Individuals who are uninsured (or underinsured) rely on a patchwork of public and private programs for primary care (IOM, 2000d). Community and Migrant Health Centers and Title X family planning clinics are vital sources of primary health care and are important providers of cancer prevention and early detection services. Full support for these programs enhances the nation’s health care safety net and at the same time extends the availability of cancer prevention and early detection services to vulnerable populations. Even with increased program support, however, many people would likely remain underserved, given the fragmented and limited nature of the nation’s health care safety net.
Recommendation 6: Support for the Centers for Disease Control and Prevention’s National Breast and Cervical Cancer Early Detection Program should be increased so that the program can reach all uninsured women using innovative delivery strategies. Support is also needed for a similar program at the CDC to provide screening for colorectal cancer for uninsured and low-income men and women.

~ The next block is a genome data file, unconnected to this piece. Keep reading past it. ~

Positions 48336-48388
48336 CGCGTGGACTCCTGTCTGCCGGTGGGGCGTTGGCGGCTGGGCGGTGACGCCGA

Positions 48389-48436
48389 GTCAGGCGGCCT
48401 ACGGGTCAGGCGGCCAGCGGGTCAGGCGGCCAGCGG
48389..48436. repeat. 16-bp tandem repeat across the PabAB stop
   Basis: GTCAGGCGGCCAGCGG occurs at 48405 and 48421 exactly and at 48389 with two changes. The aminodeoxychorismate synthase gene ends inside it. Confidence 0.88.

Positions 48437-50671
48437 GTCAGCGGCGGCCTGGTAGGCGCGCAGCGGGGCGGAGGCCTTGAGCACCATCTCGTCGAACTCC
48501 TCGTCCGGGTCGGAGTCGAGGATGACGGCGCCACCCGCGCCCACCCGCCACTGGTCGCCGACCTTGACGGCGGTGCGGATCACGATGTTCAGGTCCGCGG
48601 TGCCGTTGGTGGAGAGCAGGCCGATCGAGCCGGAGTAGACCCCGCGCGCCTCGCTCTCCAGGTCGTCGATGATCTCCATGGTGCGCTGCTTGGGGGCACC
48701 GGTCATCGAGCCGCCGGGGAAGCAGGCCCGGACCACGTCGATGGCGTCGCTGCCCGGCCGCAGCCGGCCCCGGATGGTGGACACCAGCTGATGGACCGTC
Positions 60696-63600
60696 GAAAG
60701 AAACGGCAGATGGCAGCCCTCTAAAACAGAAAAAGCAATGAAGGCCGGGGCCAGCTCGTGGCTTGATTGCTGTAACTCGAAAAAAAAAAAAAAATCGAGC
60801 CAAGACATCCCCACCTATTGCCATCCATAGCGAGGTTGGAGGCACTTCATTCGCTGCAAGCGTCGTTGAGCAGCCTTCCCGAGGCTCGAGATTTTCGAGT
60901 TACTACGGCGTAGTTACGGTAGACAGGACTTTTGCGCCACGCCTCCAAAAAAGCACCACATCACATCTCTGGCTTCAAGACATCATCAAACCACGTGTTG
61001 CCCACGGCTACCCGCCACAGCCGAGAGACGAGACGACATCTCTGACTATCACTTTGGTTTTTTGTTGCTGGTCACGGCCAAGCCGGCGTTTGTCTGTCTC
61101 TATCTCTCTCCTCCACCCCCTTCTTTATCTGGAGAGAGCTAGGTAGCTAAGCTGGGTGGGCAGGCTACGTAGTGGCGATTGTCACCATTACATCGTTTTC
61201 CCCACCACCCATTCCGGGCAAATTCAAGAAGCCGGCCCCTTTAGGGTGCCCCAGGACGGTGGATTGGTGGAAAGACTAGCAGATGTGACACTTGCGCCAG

Underfunding of CDC’s National Breast and Cervical Cancer Early Detection Program (NBCCEDP) contributes to lost opportunities for prevention. NBCCEDP has succeeded in improving screening rates among medically underserved populations, but the program reaches only 15 percent of eligible women because of limited financial support. This is especially unfortunate insofar as racial, ethnic, and socioeconomic disparities in cancer mortality can often be traced to under-use of screening services.
Because screening for colorectal cancer is also a proven strategy for reducing cancer mortality in people over 50 years of age, a similar program is needed to provide colorectal cancer screening to people who are uninsured and underinsured. The majority of individuals eligible for colorectal screening have not been screened, and screening rates are particularly low among minority and low-income populations.